Who guitarist and composer Pete Townshend originally wanted to call his memoir, "Pete Townshend: Who He?" His publisher, HarperCollins, settled on the less cheeky, more digestible, "Who I Am" — though a better title might be: "Who I Was."

Townshend has long been rock music's most articulate interviewee, a multi-syllabic spokesman for a style of music that thrives on immediacy and rhythmic simplicity. As a writer friend a few months ago in New York said, "Sometimes I enjoyed his interviews more than his music."

In interviews, Townshend could be both bombastic and eloquent, veering from the personal to the political to the literary in one or two comments.

The narrative of his digressions was driven by his confusion — the thoughts of an individual earnestly trying to trace the convergences in his mind while sustaining a world-famous rock band.

His first hit single was called "I Can't Explain," and it was written to capture the ineffable sensation of listening to Charlie Parker while on marijuana. As we learn in "Who I Am," he quickly turned it into a more conventional love song at the behest of his managers when a legendary producer offered to record it.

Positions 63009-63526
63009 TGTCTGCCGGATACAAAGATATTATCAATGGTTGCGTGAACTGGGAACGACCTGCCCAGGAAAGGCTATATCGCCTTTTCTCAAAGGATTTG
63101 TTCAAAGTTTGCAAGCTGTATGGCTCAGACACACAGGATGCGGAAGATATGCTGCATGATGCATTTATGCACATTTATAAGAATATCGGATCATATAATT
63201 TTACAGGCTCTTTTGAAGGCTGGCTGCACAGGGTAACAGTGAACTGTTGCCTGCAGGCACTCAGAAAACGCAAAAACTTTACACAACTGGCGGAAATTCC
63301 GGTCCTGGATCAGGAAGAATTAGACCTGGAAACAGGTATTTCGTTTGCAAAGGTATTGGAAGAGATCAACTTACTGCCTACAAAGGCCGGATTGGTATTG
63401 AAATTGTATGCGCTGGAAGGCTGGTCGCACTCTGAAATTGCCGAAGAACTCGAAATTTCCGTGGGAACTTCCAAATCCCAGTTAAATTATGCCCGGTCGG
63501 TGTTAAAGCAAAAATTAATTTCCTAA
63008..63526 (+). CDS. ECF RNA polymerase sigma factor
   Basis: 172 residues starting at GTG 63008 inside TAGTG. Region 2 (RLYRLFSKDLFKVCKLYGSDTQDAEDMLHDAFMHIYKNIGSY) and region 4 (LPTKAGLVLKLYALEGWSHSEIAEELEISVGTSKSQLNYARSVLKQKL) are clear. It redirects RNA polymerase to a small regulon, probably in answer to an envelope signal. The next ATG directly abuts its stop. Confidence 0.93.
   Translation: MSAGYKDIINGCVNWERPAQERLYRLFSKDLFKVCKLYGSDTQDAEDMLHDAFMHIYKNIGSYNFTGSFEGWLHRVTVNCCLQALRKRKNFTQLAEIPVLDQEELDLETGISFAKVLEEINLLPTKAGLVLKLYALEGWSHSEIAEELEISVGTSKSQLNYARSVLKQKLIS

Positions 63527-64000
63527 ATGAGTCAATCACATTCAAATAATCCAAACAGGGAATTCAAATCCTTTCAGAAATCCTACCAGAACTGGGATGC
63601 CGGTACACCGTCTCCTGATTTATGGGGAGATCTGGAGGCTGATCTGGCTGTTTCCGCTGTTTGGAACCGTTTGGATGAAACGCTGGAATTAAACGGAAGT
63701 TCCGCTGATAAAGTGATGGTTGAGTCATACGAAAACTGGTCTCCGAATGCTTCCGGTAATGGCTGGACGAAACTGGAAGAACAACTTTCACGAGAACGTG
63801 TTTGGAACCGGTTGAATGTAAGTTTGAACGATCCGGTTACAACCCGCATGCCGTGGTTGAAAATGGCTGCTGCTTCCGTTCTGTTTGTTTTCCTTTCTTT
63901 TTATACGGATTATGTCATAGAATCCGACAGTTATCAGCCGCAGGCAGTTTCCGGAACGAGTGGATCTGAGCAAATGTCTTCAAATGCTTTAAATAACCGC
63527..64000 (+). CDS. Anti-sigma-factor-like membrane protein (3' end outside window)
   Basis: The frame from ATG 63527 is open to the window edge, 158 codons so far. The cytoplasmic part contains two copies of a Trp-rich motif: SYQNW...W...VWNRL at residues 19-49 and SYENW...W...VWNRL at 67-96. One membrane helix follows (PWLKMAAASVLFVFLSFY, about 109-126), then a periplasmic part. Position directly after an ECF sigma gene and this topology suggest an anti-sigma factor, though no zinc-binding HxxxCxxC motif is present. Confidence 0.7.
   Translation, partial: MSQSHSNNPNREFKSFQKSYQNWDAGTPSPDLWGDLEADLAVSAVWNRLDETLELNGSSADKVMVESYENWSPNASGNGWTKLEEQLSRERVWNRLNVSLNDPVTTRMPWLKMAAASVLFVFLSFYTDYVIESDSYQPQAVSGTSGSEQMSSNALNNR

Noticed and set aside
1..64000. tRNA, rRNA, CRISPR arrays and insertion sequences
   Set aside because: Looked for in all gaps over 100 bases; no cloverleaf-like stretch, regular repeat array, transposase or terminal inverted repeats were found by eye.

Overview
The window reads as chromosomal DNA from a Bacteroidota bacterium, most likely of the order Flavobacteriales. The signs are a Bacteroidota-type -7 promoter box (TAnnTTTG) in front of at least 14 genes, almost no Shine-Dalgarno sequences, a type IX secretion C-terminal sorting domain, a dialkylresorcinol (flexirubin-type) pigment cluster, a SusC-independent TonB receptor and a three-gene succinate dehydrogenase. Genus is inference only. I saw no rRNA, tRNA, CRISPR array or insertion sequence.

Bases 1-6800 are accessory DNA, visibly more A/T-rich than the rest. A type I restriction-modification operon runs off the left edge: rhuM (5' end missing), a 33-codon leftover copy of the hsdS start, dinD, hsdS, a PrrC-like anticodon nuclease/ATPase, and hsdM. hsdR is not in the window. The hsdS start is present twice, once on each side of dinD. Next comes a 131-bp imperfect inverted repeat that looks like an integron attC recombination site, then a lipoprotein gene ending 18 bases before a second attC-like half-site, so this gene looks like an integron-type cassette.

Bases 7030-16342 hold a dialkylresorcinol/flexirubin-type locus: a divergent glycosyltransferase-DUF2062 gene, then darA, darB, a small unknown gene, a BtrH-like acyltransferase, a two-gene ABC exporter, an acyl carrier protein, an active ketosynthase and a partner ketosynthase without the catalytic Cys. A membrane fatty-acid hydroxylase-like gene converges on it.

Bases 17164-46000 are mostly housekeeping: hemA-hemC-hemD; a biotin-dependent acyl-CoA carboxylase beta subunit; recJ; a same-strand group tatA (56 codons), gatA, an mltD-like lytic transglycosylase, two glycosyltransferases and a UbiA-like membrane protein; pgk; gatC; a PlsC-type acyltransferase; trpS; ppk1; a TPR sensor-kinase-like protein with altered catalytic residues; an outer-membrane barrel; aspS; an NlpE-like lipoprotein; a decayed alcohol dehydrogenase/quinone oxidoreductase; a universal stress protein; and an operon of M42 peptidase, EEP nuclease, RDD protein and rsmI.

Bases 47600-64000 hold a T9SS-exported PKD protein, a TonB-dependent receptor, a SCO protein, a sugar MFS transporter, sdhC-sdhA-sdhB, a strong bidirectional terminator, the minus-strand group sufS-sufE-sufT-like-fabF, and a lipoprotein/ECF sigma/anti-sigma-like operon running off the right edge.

Yet "I Can't Explain" is what a band called The Who was trying to say, even in its name. Like most serious writers of music and literature (as opposed to journalists and academics), what Townshend wants to convey sometimes can't really be said.

Whatever you thought of Townshend's songs, or his band, his analyses were usually dramatic and

So the biggest surprise in his memoir is how quiet and plaintive is the voice behind it. "Offstage, truth be told, I am a mouse," he writes, "albeit a mouse with mood-swings."